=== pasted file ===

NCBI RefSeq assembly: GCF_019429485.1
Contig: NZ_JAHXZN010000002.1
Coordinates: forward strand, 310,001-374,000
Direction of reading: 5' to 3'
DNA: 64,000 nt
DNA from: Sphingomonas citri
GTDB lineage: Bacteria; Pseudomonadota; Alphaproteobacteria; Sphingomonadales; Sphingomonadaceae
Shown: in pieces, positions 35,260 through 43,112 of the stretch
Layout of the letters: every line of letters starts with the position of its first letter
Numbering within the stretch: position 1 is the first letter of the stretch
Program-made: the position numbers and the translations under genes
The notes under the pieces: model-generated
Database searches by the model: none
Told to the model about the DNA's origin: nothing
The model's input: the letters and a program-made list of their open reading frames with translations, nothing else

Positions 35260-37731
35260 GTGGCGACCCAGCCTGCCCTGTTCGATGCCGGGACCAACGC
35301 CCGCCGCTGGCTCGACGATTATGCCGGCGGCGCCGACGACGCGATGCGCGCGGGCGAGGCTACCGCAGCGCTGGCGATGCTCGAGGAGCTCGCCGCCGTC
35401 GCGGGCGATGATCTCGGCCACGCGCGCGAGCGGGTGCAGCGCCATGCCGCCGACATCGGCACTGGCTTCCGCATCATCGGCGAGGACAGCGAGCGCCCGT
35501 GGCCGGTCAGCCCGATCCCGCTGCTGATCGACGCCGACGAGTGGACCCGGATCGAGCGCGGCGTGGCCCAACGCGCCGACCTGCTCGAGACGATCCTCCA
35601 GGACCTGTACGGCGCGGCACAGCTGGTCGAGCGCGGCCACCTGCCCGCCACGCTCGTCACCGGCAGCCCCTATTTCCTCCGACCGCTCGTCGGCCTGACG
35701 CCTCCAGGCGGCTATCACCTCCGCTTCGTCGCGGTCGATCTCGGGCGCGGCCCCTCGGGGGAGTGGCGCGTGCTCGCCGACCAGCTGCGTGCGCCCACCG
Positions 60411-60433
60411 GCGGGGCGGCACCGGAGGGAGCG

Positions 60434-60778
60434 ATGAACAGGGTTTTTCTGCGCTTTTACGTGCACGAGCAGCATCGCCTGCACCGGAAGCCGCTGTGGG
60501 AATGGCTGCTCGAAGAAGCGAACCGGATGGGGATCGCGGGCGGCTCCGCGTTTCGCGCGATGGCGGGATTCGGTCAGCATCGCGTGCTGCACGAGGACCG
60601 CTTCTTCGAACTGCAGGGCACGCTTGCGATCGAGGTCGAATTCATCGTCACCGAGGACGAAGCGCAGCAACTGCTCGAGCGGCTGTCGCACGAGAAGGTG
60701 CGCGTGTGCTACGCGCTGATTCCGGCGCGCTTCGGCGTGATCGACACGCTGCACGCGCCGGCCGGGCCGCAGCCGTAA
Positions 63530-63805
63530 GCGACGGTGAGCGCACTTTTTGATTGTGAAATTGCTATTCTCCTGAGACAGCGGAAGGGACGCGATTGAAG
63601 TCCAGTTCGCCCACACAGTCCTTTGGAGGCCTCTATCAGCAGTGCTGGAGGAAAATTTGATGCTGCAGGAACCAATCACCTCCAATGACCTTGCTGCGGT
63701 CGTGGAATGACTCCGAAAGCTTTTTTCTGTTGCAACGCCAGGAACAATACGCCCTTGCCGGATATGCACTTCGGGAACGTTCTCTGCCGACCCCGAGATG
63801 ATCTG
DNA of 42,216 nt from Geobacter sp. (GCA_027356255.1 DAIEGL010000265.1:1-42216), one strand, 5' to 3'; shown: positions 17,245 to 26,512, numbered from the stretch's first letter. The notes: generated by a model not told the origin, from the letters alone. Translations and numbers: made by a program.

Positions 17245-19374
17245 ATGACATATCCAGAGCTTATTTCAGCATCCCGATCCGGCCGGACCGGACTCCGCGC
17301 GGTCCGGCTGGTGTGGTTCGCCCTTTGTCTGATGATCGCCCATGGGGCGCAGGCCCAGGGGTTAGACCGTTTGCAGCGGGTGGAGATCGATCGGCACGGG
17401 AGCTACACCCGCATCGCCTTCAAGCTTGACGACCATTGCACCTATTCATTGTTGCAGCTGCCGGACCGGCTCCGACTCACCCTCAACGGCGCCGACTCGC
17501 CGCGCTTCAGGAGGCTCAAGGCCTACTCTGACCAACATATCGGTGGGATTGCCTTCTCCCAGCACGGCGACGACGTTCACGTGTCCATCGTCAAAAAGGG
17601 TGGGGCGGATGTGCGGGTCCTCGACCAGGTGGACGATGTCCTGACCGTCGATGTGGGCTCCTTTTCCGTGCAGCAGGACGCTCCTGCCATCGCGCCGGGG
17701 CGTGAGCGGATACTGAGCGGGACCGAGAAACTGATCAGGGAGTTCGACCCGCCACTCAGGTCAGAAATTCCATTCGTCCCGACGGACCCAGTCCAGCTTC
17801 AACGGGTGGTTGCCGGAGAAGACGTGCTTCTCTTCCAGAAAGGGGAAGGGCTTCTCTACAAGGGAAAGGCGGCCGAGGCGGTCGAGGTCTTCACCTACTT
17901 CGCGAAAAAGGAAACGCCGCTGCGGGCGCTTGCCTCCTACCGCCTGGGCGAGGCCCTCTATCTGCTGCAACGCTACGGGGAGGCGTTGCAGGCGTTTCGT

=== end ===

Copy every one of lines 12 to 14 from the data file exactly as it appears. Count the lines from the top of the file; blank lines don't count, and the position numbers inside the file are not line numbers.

The notes under the pieces: model-generated
Database searches by the model: none
Told to the model about the DNA's origin: nothing